To progress towards a better understanding and modelling of such interactional facets of communication, there is a need for more accurate solutions to the following challenges making this  special session special:

  1. Identify signal processing algorithms able to capture emotional features from multimodal social signals and, in particular, from speech, realize a coherent multimodal fusion of such features, and produce coherent emotional responses;

  2. Implement fast and efficient computational models trained to classify vocal emotional features retaining their hierarchically structured, time-dependent and reciprocally connected relationships from multimodal channels;

  3. Identify the emotional and empathic contents (either successful or unsuccessful) underpinning daily interactional exchanges in order to generate affective models of them for user-centered human-machine interaction, and assistive ICT interfaces;

  4. Build models that integrate emotional behaviour in interaction strategies (elicit emotional response, react to emotion, favour engagement and rapport);

  5. Explore what kind of impact affective user models have on the development of practical applications that reproduce emotional behaviour;

  6. Identify relevant ethical aspects and discuss the societal impact of affective technology.

The themes of this special session are multidisciplinary in nature, and closely connected in their final aims to identify features from realistic dynamics of emotional speech exchanges. It includes formal and informal social signals, communication modes, hearing processes, and physical or cognitive functionalities. Of particular further interest are analyses of visual, textual and audio information and corresponding computational efforts to automatically detect and interpret their semantic and pragmatic contents. Related applications of these interdisciplinary facets are ICT systems and their interfaces able to detect health and affective states of their users, interpret their psychological and behavioural patterns and support them through positively designed interventions to improve their quality of life.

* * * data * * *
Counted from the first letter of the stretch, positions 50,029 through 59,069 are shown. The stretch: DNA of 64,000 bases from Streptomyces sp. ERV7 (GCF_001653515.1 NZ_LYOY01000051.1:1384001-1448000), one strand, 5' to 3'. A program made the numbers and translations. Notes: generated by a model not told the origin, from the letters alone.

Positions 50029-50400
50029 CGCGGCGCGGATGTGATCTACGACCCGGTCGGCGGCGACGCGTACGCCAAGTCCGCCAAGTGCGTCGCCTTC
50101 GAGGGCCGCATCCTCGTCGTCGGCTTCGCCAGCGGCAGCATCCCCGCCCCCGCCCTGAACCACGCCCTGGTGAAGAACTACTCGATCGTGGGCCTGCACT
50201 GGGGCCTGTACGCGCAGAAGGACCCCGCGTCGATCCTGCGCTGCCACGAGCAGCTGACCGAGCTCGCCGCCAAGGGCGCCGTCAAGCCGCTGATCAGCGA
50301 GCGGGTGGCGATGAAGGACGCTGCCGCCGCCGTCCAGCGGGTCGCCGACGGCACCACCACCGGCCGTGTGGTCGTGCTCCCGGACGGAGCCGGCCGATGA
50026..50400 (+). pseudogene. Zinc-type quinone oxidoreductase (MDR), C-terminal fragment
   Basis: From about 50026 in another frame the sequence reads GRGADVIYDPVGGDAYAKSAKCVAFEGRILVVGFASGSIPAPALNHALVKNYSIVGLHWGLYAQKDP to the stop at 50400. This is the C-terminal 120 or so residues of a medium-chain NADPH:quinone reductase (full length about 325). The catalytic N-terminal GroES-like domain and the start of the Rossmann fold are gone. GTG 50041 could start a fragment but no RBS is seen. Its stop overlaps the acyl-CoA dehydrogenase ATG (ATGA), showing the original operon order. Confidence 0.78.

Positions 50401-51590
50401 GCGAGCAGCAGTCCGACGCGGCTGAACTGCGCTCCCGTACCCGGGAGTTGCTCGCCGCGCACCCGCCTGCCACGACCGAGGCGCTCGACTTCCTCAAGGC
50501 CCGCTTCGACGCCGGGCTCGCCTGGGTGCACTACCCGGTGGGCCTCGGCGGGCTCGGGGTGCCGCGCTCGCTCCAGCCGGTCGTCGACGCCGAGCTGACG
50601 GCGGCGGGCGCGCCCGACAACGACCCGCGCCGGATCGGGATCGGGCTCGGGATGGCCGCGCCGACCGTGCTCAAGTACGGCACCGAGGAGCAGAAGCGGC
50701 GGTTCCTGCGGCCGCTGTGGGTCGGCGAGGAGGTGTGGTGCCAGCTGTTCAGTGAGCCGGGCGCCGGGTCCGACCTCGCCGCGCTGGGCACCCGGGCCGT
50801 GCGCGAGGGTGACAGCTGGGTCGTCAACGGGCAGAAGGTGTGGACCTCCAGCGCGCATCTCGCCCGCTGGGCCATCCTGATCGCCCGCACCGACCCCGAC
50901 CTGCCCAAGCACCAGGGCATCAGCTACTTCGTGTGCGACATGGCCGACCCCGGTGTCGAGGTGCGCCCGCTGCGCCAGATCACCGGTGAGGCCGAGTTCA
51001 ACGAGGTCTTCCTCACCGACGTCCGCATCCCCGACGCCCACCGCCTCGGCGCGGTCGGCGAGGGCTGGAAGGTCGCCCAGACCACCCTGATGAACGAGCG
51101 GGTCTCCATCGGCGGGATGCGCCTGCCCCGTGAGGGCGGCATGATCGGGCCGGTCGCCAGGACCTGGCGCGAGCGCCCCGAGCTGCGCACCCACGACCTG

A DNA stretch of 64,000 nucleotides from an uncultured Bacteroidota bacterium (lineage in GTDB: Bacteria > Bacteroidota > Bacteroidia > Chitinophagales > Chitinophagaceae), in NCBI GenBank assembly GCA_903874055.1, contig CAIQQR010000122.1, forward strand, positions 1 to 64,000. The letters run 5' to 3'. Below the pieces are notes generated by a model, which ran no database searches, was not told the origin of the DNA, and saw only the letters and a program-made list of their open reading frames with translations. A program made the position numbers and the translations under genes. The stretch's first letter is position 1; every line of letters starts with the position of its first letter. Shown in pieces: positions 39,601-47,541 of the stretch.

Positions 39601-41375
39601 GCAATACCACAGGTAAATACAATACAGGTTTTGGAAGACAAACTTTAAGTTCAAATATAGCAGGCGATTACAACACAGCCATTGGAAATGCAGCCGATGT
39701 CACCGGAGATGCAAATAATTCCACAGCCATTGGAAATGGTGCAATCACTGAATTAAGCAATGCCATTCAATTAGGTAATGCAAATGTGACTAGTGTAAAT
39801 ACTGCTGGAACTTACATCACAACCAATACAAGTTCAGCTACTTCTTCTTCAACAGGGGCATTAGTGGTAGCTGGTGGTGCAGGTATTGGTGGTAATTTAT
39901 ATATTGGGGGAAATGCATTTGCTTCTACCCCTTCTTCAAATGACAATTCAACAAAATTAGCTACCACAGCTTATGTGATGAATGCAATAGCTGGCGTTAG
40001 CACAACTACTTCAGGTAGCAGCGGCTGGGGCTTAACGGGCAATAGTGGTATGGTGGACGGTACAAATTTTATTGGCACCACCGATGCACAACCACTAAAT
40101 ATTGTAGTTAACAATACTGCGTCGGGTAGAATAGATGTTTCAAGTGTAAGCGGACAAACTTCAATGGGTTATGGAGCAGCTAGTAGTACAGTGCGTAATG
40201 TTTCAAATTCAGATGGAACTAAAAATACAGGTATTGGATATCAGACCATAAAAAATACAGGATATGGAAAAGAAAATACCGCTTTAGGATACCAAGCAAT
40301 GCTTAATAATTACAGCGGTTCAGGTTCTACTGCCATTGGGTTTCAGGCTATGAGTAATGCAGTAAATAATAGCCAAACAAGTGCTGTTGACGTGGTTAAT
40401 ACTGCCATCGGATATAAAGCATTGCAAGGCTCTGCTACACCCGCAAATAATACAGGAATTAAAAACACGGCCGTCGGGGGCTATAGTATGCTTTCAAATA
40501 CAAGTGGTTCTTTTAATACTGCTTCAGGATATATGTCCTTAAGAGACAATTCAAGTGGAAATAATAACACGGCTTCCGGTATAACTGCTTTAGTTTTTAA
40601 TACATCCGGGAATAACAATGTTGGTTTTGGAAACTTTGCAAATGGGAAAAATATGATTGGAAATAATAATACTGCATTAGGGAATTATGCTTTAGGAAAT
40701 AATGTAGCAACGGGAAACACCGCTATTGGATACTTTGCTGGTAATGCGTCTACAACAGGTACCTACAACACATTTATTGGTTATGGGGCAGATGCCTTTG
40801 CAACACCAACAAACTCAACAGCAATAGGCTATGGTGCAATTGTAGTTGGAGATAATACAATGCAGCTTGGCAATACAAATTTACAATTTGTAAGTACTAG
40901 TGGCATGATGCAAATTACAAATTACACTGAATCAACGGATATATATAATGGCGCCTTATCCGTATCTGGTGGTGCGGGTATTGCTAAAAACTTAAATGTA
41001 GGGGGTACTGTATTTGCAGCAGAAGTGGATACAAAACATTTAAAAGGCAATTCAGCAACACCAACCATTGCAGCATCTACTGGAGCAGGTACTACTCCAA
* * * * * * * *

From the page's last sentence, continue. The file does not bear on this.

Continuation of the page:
Themes include but are not limited to:

  • Vocal signals for detecting affective well-being and emotional states

  • Interpretation of features of interaction

  • Detection of health and psychological states from speech-based interaction

  • Speech communication to identify and/or manage emotional disorders

  • Empathic voice user interfaces

  • Quantification, analysis and/or promotion of engagement and rapport

  • Context effects in detecting emotional vocal expressions

  • Supervised and unsupervised learning algorithms in affective speech systems

  • Human and/or machine encoding and decoding of vocal behavioural patterns

  • Age, language and cultural variability in daily speech expressions

  • Spontaneous and acted speech databases

  • Emotional voices in social networks

  • Affective and emotional tagging of spoken databases (with or without interaction)

  • Semantics and extraction of emotional information from text

  • Emotional speech in human machine interaction

  • Models for managing emotion in human-machine interaction

  • Generation of affective user models

  • Emotion in human and machine conversational behaviour (grounding, turn-taking, dialogue act selection…)

  • Embedding emotion in dialogue strategies and dialogue management

The development of these themes promises to substantially improve the interaction with technologies likely to become part of our everyday life in the next years, including virtual assistants like Alexa or Siri, social robots, embodied conversational agents.
Another factor that makes the session special is the diversity of disciplinary backgrounds of the likely contributors: psychologists, health scientists, computer scientists, cognitive scientists, philosophers. Such an interdisciplinary confluence at an event that is traditionally rather more engineering oriented may bring a more rich discussion than one might otherwise expect.